Top 10 Things Every Parent Needs to Know About Feeding Their Kids
We live in an unhealthy world. It’s a world in which obesity rates for Canadian children have tripled over the last 30 years and adult diseases, like heart disease and type II diabetes, are being diagnosed in children as young as 10 years of age. It’s also a world where researchers predict for the first time in history, parents will have a longer lifespan than their offspring. What can you do as a parent? Here are ten tips:
1. Step Up to the Plate & Understand Your Role
First and foremost parents need to take responsibility for their children’s eating habits. There’s no excuse for a child growing up on a steady diet of chicken nuggets and fries. Critical to doing this job well, is to understand your role as a parent. You are responsible for serving your kids healthy meals and snacks and helping them to recognize that what they eat really matters. Once the healthy food is served, however, your child gets to decide what and how much they eat. Forcing or bribing your kids to eat is not part of your job description and only backfires in the long run. Mealtime was never meant to be a battleground.
2. Get Them to Eat the Green Stuff
The most common food complaint is this…“my kid won’t eat their veggies”. Although getting kids to eat the green stuff can be challenging at times, remember that fruits and vegetables are probably the most important food your child can learn to eat for a healthy body weight and the prevention of disease. How do you do it? Introduce your child to a wide variety of fruits and vegetables – the earlier in life the better. Serve them often. Children need to be exposed to, and ideally taste, a new food as many as 10 to 15 times before they’ll accept it (parents often give up after less than 3). What else works? Give them to kids when they’re most hungry. Slice them and dice them. A kid might refuse a whole pear, but will happily enjoy a sliced one. Serve veggies raw and with dip. Make homemade smoothies. Taste matters – its okay to put a little cheese sauce on broccoli or make honey-glazed carrots. Visit farmer’s markets and pick-your-own produce farms as a family. Most important, don’t give up!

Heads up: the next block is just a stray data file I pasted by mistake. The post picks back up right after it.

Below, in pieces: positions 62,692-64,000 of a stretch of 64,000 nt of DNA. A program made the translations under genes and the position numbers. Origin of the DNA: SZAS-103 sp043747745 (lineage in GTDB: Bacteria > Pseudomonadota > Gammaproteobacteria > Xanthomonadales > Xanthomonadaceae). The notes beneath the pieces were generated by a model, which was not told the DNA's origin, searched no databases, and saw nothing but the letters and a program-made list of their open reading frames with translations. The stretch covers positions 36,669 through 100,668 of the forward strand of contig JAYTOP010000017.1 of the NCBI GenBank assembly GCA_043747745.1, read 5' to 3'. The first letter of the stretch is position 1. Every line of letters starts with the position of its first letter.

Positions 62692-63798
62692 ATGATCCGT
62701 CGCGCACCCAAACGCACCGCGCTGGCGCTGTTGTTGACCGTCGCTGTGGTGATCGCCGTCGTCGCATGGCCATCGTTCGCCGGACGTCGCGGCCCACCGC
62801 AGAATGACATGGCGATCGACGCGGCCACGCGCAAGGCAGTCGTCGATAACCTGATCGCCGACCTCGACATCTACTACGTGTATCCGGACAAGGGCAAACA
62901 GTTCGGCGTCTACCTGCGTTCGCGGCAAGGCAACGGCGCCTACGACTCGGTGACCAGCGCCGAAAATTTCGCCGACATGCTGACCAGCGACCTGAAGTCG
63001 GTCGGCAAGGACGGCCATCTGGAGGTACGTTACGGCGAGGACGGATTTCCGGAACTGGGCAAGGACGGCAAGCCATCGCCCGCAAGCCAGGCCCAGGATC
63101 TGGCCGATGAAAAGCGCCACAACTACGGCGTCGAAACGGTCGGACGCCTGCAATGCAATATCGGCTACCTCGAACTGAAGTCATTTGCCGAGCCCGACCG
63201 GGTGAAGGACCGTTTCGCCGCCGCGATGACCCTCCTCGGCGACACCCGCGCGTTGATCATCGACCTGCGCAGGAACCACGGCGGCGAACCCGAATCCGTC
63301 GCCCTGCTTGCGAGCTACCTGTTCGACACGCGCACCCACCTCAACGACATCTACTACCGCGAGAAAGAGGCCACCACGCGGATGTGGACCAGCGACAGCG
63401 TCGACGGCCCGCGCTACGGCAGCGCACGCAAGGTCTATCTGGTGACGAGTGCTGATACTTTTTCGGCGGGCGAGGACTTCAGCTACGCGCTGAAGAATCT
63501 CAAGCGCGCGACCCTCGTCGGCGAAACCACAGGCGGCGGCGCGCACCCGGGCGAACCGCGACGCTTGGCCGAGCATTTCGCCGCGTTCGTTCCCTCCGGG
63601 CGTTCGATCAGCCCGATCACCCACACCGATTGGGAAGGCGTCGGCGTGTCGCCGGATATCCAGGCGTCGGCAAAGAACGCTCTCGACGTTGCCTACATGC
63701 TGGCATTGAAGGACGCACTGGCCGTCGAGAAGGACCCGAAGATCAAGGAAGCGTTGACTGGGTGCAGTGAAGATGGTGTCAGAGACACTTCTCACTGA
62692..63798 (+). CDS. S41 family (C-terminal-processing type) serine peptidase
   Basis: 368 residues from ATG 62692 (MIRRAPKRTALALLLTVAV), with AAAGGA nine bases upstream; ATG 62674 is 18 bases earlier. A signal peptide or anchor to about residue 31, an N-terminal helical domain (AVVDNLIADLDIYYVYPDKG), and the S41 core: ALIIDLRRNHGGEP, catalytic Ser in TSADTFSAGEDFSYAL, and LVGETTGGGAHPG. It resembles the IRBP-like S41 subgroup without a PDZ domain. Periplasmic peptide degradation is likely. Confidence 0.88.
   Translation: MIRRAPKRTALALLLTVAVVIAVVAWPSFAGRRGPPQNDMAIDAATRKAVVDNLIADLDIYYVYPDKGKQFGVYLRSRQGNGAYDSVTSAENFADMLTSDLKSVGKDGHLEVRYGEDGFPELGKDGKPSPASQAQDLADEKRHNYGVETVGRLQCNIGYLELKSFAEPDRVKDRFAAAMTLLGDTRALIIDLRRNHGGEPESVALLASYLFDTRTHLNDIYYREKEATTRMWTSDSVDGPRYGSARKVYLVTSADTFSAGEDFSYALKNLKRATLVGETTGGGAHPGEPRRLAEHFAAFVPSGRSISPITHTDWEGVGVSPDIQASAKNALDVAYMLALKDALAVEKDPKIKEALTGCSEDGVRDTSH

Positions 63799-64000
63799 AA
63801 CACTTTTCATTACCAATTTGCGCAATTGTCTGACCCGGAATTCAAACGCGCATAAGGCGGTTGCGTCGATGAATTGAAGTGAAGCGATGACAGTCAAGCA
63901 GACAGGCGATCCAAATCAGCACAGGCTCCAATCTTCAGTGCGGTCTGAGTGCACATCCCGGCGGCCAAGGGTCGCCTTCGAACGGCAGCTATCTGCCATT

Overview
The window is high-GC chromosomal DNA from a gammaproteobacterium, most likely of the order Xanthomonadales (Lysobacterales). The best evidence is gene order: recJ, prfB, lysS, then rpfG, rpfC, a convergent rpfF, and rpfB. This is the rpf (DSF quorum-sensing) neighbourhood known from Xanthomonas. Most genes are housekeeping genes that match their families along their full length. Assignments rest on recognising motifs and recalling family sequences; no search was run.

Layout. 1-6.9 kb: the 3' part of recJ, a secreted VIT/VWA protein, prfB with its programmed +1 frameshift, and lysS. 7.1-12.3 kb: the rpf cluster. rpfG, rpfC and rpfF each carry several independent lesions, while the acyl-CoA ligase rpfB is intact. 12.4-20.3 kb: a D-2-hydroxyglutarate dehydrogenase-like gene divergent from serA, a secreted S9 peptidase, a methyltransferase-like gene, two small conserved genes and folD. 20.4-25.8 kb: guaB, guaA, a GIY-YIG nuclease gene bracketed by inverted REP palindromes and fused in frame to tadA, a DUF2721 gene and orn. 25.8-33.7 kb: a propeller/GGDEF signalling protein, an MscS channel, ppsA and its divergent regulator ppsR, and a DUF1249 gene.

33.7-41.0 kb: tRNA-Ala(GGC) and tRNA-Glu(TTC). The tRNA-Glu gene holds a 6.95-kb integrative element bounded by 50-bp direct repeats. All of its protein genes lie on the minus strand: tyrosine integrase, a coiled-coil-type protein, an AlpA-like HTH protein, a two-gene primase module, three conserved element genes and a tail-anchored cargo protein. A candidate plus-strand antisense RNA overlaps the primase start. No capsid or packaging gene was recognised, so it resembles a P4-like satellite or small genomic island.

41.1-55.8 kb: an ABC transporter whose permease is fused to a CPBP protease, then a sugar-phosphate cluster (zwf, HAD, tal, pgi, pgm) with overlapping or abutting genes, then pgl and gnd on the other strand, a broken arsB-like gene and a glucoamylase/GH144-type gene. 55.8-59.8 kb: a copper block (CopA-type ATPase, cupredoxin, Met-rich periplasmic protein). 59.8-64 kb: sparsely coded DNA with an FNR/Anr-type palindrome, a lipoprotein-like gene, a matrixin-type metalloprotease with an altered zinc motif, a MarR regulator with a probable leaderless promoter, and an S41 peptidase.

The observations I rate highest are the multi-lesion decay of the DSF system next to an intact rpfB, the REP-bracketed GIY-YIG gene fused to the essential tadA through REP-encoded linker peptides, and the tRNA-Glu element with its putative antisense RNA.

3. Make the Family Dinner a Priority
Over the past few years there’s been an explosion of research reinforcing the benefits of the family meal. Children and teens who regularly enjoy dinner at home as a family eat healthier foods, are more likely to have a healthy body weight and are less likely to develop eating disorders. These kids are also happier, have higher self-esteem, perform better in school and are less likely to do drugs, smoke or have sex. Even better, when they move out and leave home, they are more likely to carry their healthy eating habits with them. What makes a good meal? Eat at the table and turn off the television. Keep conversations positive and don’t focus too much on food (other than to say how great it tastes). The family meal is a time to communicate, connect and show kids they are loved. What could be more important than that?